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Why Disney+ Could Be The Death Knell For Netflix

Disney+ (Credit: Shutterstock: Photo Hall)

Anders Hagstrom Video Columnist
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To many, Disney+ may appear to be just another streaming service, but its extensive library of exclusive content is an advantage that no other service can hope to compete with.

Disney+ launched November 12 launched relatively seamlessly, with only some small connection hiccups in its opening days, and its opening salvo of new exclusive content in “The Mandalorian” was widely praised by both critics and fans. But the service’s true advantage comes from its library of hundreds of movies, TV shows, and cartoons that Disney owns. Disney and the American childhood have gone hand in hand for generations, and there’s a very real argument to be made that Disney+ now has a monopoly on nostalgia in the streaming realm. (RELATED: Disney Threatens To Boycott Georgia But Partners With China)

Despite all the original content Netflix has spent billions to produce, its most popular TV shows remain “The Office” and “Friends.” The former, which on its own accounts for 3 percent of Netflix’s watch minutes according to the Wall Street Journal, is leaving the platform in 2021. The latter is leaving in early 2020. The WSJ article continued:

Although Netflix has burnished its brand with a flood of original programs such as “Stranger Things” and “The Crown”—and spends most of its time on quarterly earnings calls discussing that content—nonoriginal “library programming” made up 72% of the minutes people spent watching Netflix as of October, according to the Nielsen data. That means reruns, and most of them are made by Netflix’s rivals.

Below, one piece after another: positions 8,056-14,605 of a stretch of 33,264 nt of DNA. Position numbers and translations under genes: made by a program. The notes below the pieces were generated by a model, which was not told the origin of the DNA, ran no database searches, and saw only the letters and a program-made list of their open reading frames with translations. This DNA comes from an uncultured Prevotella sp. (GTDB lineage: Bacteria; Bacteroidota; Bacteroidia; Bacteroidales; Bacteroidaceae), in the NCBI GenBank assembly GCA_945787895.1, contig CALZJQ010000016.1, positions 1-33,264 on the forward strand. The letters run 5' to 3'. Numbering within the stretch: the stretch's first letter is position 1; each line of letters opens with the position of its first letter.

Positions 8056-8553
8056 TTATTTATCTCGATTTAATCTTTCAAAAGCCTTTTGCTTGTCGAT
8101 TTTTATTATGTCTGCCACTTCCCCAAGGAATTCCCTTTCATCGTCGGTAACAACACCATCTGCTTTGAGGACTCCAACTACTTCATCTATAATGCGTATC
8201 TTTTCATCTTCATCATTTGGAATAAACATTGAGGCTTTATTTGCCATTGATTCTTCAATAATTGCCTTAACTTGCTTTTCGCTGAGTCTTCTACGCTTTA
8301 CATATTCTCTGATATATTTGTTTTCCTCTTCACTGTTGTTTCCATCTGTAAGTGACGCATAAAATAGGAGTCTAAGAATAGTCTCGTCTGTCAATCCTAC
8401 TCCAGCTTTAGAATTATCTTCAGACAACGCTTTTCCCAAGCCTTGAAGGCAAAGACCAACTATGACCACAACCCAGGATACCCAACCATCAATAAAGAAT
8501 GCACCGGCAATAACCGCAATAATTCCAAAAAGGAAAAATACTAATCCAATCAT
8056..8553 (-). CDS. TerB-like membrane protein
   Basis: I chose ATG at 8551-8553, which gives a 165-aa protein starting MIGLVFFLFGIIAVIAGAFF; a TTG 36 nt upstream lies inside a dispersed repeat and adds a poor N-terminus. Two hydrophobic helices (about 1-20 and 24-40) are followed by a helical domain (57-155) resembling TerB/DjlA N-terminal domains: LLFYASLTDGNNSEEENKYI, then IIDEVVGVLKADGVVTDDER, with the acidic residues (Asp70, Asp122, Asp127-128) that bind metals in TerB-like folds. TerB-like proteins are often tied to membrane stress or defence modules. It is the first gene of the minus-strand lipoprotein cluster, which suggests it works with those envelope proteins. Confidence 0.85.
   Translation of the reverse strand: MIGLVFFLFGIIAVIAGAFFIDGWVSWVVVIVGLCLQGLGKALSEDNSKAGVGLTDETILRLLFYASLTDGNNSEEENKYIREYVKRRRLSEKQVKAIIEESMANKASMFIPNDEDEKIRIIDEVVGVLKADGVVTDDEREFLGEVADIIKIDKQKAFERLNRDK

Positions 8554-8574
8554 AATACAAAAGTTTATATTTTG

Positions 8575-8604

The Walt Disney Company Chairman and CEO Bob Iger speaks onstage during "From 7 Dwarves to 140 Characters" at the Vanity Fair New Establishment Summit at Yerba Buena Center for the Arts on October 9, 2014 in San Francisco, California. (Photo by Kimberly White/Getty Images for Vanity Fair)

The Walt Disney Company Chairman and CEO Bob Iger speaks onstage during “From 7 Dwarves to 140 Characters” at the Vanity Fair New Establishment Summit at Yerba Buena Center for the Arts on October 9, 2014 in San Francisco, California. (Photo by Kimberly White/Getty Images for Vanity Fair)

Disney+ on its own is not enough to end Netflix, but it represents a trend in the entertainment industry that very well might: Hollywood’s publishing giants creating their own streaming services. (RELATED: Florida Woman Gets Banned For Life From Walt Disney World Over A Cigarette)

This trend puts Netflix on the clock. It has access to a handful of Marvel and Star Wars properties for now, but once those contracts expire, they won’t be renewed. Disney+ already advertises the exact day Netflix’s Marvel and Star Wars content will become available on the site, and NBC is similarly repossessing ‘The Office’ and ‘Friends’ for its own streaming service.

If Netflix lost access to all the content it didn’t create, it would have to say goodbye to eight of its ten most popular shows.